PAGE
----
C Gotchas For Beginners

Similar to my post on some must-know concepts about JavaScript for beginners, this is a list of concepts that show how C differs from other programming languages. These are concepts that you must know if you are to become a good C programmer.

Boolean Types

C actually does not have a boolean type. They are usually defined like this:

#define BOOL char
#define FALSE 0
#define TRUE 1

However it is argued that it is a better practice to simply use integers instead (0 and 1).

Memory Address of Array Elements

In C, arrays have a contiguous memory allocation. We can verify this by printing the memory addresses of each element of an array. We can do so using & to access the memory location of the array element:

int main() {
  char vowels[] = {'a', 'e', 'i', 'o', 'u'};

  for (int i = 0; i < 5; i++) {
    printf("Address of vowel [%d]: %u\n", i, &vowels[i]);

  return 0;

The above code will produces the following output for me:

Address of vowel [0]: 3566467104
Address of vowel [1]: 3566467105
Address of vowel [2]: 3566467106
Address of vowel [3]: 3566467107
Address of vowel [4]: 3566467108

A character occupies one byte in memory. As you can see, the addresses of two consecutive elements of the array differ by one. The memory addresses might differ each time you run the program, therefore the output above will most likely differ from yours.

If you were using integer types instead of char types, the addresses would be increasing by 4 instead. This is because (in modern compilers) each integer element consists of 4 bytes.

Integer Division

A division using positive integers a / b will result in an integer division. However, if either a or b is negative, the result depends on the compiler (rounding can go toward zero or toward negative infinity in pre-C99; in C99+, the rounding goes toward 0). The result has type int. floor(a/b) does the same division, converts the result to double, discards the (nonexistent) fractional part, and returns the result as a double.

Source: http://stackoverflow.com/questions/12240228/c-integer-division-and-floor

Working With Strings

A C string is defined as a pointer to an array of characters. When declaring strings that we want to manipulate, we should declare tham as an array of characters:

char name[] = "Andres Alvarez";

The empty [] tells the compiler to calculate the size of the array automatically. This also equals to declaring the array using the specific size of the string, however when doing the latter approach we need to account for the string termination character, which is a special character (equal to \0) that indicates the end of the string.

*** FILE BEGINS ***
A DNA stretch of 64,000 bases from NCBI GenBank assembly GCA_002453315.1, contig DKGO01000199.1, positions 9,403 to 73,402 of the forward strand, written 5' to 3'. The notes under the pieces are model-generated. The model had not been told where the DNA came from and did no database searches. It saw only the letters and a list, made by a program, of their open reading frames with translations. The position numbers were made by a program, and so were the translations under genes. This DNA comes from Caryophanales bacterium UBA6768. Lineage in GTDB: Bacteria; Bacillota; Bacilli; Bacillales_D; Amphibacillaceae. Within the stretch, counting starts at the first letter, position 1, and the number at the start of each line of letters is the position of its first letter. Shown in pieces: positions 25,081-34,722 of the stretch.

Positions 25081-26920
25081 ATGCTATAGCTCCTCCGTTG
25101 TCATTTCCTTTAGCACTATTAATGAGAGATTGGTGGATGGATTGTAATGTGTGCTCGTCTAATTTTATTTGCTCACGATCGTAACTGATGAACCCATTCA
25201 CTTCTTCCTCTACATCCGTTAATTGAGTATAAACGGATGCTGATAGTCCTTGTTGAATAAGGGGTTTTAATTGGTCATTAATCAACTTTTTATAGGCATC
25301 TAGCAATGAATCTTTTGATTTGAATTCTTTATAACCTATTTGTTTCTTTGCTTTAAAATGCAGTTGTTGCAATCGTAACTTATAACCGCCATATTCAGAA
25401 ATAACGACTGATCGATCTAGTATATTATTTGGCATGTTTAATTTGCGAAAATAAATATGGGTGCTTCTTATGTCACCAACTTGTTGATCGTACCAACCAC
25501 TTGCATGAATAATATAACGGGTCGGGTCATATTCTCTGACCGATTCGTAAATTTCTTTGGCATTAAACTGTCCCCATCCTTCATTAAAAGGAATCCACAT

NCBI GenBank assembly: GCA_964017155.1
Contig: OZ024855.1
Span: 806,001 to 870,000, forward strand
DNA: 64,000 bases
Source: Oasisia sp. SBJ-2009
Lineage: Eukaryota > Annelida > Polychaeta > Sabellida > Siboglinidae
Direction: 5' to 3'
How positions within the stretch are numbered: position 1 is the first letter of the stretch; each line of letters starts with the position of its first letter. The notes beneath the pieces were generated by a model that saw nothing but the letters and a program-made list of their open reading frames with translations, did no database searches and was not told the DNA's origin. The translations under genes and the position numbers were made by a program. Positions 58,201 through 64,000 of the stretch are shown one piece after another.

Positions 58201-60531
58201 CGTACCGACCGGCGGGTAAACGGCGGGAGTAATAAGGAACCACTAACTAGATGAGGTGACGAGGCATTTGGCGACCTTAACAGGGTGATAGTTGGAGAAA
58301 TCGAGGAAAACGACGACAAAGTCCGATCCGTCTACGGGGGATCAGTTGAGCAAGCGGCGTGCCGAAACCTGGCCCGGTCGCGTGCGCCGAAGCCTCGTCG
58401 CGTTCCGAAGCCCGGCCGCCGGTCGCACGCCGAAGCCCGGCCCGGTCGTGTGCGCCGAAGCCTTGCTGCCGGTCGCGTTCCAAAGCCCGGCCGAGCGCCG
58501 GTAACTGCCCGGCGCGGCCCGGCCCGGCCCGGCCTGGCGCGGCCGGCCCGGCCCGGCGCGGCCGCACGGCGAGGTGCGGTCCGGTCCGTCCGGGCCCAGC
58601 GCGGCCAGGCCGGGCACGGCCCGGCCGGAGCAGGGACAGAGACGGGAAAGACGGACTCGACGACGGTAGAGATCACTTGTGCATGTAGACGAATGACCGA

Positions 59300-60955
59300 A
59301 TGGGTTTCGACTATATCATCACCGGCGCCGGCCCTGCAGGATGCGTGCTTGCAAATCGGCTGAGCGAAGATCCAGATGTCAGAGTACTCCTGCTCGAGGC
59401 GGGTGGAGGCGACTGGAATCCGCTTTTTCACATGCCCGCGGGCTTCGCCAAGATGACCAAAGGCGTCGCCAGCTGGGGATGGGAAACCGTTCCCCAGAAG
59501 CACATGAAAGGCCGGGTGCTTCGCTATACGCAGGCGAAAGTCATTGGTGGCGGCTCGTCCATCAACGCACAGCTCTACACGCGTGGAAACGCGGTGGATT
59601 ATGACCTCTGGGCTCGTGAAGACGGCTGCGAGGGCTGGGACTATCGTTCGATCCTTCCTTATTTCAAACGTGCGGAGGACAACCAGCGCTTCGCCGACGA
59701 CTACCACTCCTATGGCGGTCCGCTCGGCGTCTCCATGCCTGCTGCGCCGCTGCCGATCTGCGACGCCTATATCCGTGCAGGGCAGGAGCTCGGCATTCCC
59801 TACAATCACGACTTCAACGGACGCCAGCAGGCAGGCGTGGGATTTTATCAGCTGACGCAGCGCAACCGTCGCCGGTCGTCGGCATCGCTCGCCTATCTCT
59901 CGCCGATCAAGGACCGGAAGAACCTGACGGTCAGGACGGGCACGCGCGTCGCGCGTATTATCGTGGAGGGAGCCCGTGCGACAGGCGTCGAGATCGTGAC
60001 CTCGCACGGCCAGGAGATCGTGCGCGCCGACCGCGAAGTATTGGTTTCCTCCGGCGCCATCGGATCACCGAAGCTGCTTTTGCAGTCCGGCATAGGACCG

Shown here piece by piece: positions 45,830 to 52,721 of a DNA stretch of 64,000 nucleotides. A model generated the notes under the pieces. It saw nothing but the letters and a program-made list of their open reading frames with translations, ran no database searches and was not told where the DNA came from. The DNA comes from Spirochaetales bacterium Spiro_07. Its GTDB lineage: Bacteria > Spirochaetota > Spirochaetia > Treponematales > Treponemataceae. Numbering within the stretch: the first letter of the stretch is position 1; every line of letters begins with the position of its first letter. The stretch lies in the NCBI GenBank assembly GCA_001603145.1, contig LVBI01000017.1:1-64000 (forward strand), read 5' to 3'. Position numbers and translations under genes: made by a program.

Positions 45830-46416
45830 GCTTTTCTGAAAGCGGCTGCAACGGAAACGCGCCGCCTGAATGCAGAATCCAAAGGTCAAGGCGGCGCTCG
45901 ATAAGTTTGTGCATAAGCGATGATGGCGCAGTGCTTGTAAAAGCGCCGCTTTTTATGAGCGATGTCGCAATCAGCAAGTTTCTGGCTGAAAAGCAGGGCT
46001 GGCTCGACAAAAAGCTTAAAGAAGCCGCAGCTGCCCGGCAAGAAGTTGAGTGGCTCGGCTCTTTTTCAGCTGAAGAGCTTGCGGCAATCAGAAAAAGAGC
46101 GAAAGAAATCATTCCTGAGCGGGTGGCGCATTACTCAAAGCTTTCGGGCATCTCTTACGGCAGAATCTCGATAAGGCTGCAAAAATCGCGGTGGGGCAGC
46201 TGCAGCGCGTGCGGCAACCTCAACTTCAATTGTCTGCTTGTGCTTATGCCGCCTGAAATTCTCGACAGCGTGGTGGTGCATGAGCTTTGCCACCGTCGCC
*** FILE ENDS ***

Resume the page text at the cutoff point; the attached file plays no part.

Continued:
Strings can also be declared by using a pointer to a character array:

char * name = "Andres Alvarez";

Assigning new values

When we want to change a string value of a variable, we do so using the strcpy function. For example:

char name[] = "Andres";
strcpy(name, "new string");

Formatting with printf

When we want to achieve some kind of interpolation in a string, we can use the %s (for strings), %c for characters, and %d (for integers) markers with printf to do so:

printf("%s is %d years old.\n", name, age);


Functions in C must be defined before they are used in the code. It is preferable that they are declared first and implemented later. For example:

/* Declare the function */
int launch(int code);

int main() {
  /* Call the function */
  printf("The value of launch is %d\n", launch(10));

/* Implement the function */
int launch(int code) {
  return code * 12300;

Functions that don't return values are declared using void, like in Java:

void launch(int code) {

int main() {

Dynamic Memory Allocation

This is where the malloc function (which C is very known for) is used. The malloc function will request a block of memory from the heap. If the request is granted, the operating system will reserve the requested amount of memory.

To dynamically allocate a chunk of memory, an available pointer is needed. This pointer will store the location of the newly allocated memory, making it accessible by using this same pointer. The pointer can also be used the free the memory once it is no longer needed.

For example, we can dynamically allocate just enough memory to hold a certain type of structure in memory, and then obtain a pointer that points to this newly allocated data:

typedef struct {
  char * brand;
  int year;
} vehicle;

vehicle * sedan = malloc(sizeof(vehicle));

If there is not enough memory available, the malloc function will return a NULL. If the request is granted a block of memory is allocated, the address of the reserved block will be placed into the pointer variable.

=> Always use sizeof when allocating memory. Never allocate specific amounts of memory like when using malloc(4) (Requesting 4 bytes). This will make your code much more portable.

We can then access and modify the pointer's members/attributes:

sedan->brand = "Toyota";
sedan->year = 1990;

To release the memory and return it to the operating system so that it can be used for other purposes, we use free:


After the memory is released, the variable sedan will still point to somewhere in memory, but the area that was pointed to can no longer be accessed. Therefore we must not use this pointer again until new data is allocated using the pointer.


  1. http://www.learn-c.org/
c programming


comments powered by Disqus